Friday, 14 March 2014

Why Buyers should embrace Japanese Auctions

'We have the pleasure of a guest post from one of our clients, Terri Hudson, who represents Baker Wanless and eQuiddity.  She is has many years experience of running auctions and has shared her thoughts on the Japanese auction format.'

Many people often question the use of Japanese Auctions with me.  Why use them?  What are the benefits?  How is this fair?  So I thought I would share my views on Japanese Auctions to illustrate the benefits of this auction type and when and why to use it.

So what is a Japanese auction?  A Japanese auction is where there is no free bidding by suppliers.  The software drops the price automatically (typically 1% every 5 minutes) and the supplier simply needs to ‘Accept’ or ‘Decline’ that price drop.  The Market Dojo platform makes it very easy for bidders to take part.  The screen is fresh and bright.  Accept is coloured black and Decline in red to avoid mistakes and the screen refresh is fast so bids are received in no time at all.  The platform also gives the buyer the ability to adjust the decrements and time gaps during the live auction so as suppliers get familiar with the process the buyer could look to reducing the time between drops from 5 minutes to 3 minutes.

Throughout 2013, Baker Wanless / e-Quiddity ran between 45 and 50 Auctions through the Market DoJo platform and 90% of those were deployed as a Japanese build and identified savings in the region of €20m for our clients.  Some would argue that you could achieve the same or similar results through more traditional auction builds, however this is debatable.

To begin with, Japanese auctions provide a level of commercial confidentiality on categories that sit under goods for resale.  For example, one bidder would not find it difficult to work out what another bidder’s margins are if they were given full visibility of the end result and positioning during the live event, because the retail selling price is in the public domain.  This is particularly sensitive with incumbent suppliers.  In many cases, the time between the live auction to award of business and the first delivery of the goods can often take around 3 to 4 months and it is important that the buyers maintain healthy relationships with their suppliers during a tender process.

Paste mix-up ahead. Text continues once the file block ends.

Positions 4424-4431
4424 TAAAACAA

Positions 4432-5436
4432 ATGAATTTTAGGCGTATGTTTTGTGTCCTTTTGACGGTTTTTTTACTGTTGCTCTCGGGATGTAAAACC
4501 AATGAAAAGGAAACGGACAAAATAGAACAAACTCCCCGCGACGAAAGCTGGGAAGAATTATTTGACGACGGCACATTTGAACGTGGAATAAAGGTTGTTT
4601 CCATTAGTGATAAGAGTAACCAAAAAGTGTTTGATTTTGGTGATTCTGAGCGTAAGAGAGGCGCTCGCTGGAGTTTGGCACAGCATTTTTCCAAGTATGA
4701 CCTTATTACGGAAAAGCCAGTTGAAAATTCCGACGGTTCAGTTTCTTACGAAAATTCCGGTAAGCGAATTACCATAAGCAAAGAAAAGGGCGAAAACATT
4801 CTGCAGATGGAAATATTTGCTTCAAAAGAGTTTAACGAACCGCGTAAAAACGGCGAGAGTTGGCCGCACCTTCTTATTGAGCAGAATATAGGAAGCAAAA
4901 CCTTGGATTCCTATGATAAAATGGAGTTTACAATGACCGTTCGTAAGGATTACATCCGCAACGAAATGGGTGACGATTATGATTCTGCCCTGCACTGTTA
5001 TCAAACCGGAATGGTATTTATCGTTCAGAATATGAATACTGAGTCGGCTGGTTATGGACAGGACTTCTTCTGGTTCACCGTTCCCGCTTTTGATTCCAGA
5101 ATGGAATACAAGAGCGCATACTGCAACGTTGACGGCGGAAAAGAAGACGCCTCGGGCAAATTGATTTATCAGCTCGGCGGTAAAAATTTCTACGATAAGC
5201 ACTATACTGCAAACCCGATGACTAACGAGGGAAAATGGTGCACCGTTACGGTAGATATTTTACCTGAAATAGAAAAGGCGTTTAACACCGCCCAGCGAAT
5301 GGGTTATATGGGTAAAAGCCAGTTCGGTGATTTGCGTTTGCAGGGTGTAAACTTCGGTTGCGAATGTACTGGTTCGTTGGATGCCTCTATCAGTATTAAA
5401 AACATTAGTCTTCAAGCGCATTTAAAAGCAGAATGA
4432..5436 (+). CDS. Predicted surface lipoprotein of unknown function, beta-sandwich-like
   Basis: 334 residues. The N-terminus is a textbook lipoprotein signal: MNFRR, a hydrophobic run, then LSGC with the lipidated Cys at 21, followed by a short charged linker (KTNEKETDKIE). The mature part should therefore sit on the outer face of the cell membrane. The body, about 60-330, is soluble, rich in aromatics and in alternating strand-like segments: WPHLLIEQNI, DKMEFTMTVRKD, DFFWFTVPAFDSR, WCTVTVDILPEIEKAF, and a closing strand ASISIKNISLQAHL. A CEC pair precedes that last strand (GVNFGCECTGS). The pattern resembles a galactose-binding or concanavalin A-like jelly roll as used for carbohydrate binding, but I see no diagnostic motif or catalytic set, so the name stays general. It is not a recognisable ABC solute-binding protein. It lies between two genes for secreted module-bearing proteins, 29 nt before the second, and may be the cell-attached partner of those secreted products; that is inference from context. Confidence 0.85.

The other benefits include the fact that when a supplier has reached their exit price, they are free to exit the auction and leave.  It does not stop the auction for others, only for them, and means there is no benefit to them watching the auction further.  Other methods may result in the supplier continuing to watch the auction whilst it continues with the other bidders in order to gain free market information.

As a buyer, you would notice that in more traditional eAuction methods, incumbents don’t tend to perform well.  They typically will tailgate the leading bidders and remain 2nd or 3rd ranked in an attempt to demonstrate a competitive yet non-leading bid.  This is because they feel they don’t need to be the best price. If the difference between them and another bidder is not significant the buyer is unlikely to change supplier.  The Japanese format removes visibility of the ranking meaning that they are unable to tailgate and must put their best foot forwards when bidding.

Why not give it a try?  We are experts at running them now and would be delighted to work with you and show you how it’s done, so get in touch.


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  2. TOTALY disagree:

    1) the same result you get if you ask supplier to input their best bid without any auction. All the "benefits" you mentioned will remain.

    2) why to ask suppliers to jumping to that final price by many price drops??? Please give me at least one logical argument.

    3) Japanese auction is not an auction by definition - there is no feedback for the supplier, no reason why to decrease price, no real competition.

    Tomas Koutek, KRC partners

    1. Hi Tomas,

      Thanks for commenting. Like you, I was very sceptical about Japanese Auctions when I worked in Procurement. In fact, I had many colleagues who were sceptical about any form of auction, as a supplier's BAFO is their best offer right? Why put them through online bidding when you can just ask them over an email?!

      But as we all know, a BAFO can always be pressed a little further. It's what makes eBay a success. But there needs to be all manner of psychology, negotiation and game theory behind it. These factors are what drives Japanese Auctions.

      We were a little reluctant to add the concept into Market Dojo, having broadly shared your viewpoint. But, having seen the results they've generated in scenarios where other auction formats would simply not have worked (and failed in the past), we've been converted, particularly when there are just a few bidders that can supply the requirements. The competition is real, it's just its not highlighted, but it certainly drives behaviour to decrease price. In terms of why ask them to iteratively make their move: it creates bid momentum, which feeds the psychology to push beyond the BAFO. It also gives every bidder the opportunity to drop out where they wish to, which is useful when perhaps not all bidders are like-with-like or for mass negotiating rebates for example.

      Have you run many Japanese Auctions yourself?

      There are many purchasing professionals who take a BAFO as the final offer, but the better ones know there's always one more lever to pull.

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